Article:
Switch Hit: How to Transition Between Your Deer Rifle and Grouse Shotgun

Photograph by Mark Raycroft

As an athletic feat, shooting a shotgun at the blur of a ruffed grouse is almost the opposite of steadying a riflescope’s crosshair on a whitetail’s vitals. That’s a sticky truth that confronts deer hunters who climb down from their treestands for a few days of bird hunting.

One hunter who has no trouble making the switch is Sgt. Michael McPhail of the U.S. Army Marksmanship Unit. A 2012 Olympian, he is currently ranked No. 1 in the world in 50-meter prone rifle and is one of USA Shooting’s bright hopes for the Rio games. He is also a diehard grouse hunter who has averaged 80 to 85 percent success on shots at grouse over the last few seasons. “I should,” he points out. “I shoot a lot.”

Here are McPhail’s five tips for making the switch from rifle shooting to grouse hunting.

1. Get on Target
"I focus on my rifle's front sight, but with a shotgun, that focus switches to the target," says McPhail. Aiming is the worst way to shoot a shotgun, partly because looking at the bead is the best way to make the gun stop, causing a miss behind. Focus on a grouse's head, and the gun will go where it needs to. "Clay-target shooters say if your name were written on the edge of the target, you should be able to read it. You need that same kind of focus on a grouse."

2. Beat the Brush
Deer hunters, especially bowhunters, fear the branch that might deflect a shot, and they discipline themselves to wait for a clear lane. Do that in grouse hunting and you'll never shoot your gun.

“Even in thick cover, a grouse flies in a straight line,” says McPhail. “If I can’t see the bird clearly, I stay on that line and guess where it’s going to be.” Remember, you’re launching a swarm of pellets, not a single projectile that may go off course when it hits a twig. Enough of the pellets will get through to the target. It’s surprising how often you don’t see a grouse fall, but you hear it thump on the ground.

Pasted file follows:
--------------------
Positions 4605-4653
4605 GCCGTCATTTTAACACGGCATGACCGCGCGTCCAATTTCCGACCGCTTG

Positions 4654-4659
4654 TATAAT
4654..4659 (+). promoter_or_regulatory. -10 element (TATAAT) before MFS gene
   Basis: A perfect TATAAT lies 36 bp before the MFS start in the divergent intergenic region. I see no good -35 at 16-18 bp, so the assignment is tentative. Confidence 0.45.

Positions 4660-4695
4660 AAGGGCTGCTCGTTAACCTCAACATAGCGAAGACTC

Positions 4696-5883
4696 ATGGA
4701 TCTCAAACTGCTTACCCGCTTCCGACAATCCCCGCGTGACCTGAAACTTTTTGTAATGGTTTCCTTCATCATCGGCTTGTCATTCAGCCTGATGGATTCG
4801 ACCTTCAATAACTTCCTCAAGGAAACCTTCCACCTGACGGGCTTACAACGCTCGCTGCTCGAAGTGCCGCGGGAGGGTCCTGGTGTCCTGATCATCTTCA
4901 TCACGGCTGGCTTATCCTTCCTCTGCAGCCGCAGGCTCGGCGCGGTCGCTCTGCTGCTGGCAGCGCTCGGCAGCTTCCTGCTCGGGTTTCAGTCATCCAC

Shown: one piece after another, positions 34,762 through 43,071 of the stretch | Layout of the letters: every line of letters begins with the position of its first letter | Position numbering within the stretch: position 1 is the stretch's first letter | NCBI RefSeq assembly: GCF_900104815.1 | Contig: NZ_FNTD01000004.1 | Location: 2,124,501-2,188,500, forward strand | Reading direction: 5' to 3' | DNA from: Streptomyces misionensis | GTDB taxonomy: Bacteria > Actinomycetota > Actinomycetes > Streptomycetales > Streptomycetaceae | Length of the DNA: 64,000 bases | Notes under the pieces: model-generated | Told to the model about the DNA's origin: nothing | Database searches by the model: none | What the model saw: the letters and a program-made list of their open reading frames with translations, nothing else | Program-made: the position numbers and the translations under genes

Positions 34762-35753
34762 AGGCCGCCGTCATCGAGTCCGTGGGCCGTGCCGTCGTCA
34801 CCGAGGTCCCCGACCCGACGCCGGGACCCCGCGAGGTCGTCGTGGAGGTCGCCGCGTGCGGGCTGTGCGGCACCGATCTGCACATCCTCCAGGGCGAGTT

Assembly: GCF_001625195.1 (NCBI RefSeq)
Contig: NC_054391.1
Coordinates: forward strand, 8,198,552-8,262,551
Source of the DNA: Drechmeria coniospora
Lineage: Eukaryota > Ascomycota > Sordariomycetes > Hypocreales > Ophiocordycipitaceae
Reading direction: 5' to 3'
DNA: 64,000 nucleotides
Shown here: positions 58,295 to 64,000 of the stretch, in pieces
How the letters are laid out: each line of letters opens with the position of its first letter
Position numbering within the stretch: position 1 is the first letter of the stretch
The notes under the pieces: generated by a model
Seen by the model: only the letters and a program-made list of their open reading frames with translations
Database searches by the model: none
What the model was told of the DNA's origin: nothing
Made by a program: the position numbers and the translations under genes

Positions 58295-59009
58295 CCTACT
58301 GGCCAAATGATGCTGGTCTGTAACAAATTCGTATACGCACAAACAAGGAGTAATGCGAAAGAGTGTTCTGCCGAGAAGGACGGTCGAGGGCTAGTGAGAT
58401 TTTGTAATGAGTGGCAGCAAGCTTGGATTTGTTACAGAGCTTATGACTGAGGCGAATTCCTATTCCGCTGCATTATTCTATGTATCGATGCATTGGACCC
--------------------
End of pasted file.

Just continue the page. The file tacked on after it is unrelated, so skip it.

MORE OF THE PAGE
3. Slow Down
"Grouse aren't fast," says McPhail. "You can usually shoot right at them without much lead at all."

Grouse seem like quick fliers when they take you by surprise in a fast-thumping whir. But they aren’t. Most shots in the woods are close, too. Shooting at the head is usually all the “lead” you need. As you react to a flush, force yourself to slow down. Rushing often does nothing more than attract your eye to the gun, making it stop.

4. Look Up
In deer hunting, your natural inclination is to scan the brush, trying to see the animal. If you do the same in the grouse woods, the bird will be up and out of sight in an instant, leaving you scrambling to catch up.

“When I walk in on a point,” says McPhail, “I circle around to trap the bird between me and the dog, and I’m looking for possible escape routes.” Keep your eyes up. You’ll hear the bird flush, and you’ll see it sooner.

5. Pass It On
"The first thing I did with my daughter's new BB gun was remove the sights," he says.

It may be too late for you, but if you want to raise hunters who can switch guns effectively, you should ditch any rifle sights and teach them how to point a gun first. Once aiming is ingrained, it’s hard to learn not to do it. By shooting her sightless BB gun at milk jugs from 10 steps, McPhail’s 4-year-old daughter is more apt to become a good shotgunner, and he says he can teach her to aim a rifle later. Years from now, if she climbs out of a deer stand, she should have no trouble knocking down grouse. As for the rest of you, stick to the advice above.

New Ruff Wand

No one buys nicer guns and then drags them through nastier cover than ruffed grouse hunters. Cabela’s new Plantation Grade Dickinson ($2,199; cabelas.com) is made for that abuse. A classic two-trigger double with a Turkish walnut stock and case-colored side plates, it is a beauty and a shooter. I tested the 28-gauge, which at 51⁄2 pounds is a wand you can carry in one hand all day while fending off briers with the other. At the skeet field I found it was surprisingly easy to hit with, at least on the first shot. Sharp-recoiling loads, like the 1300-fps Winchester Super Sporting ammo I used, can make follow-ups tricky with such a light, slim gun. But load sensibly, and it’ll be deadly on grouse and woodcock. —P.B.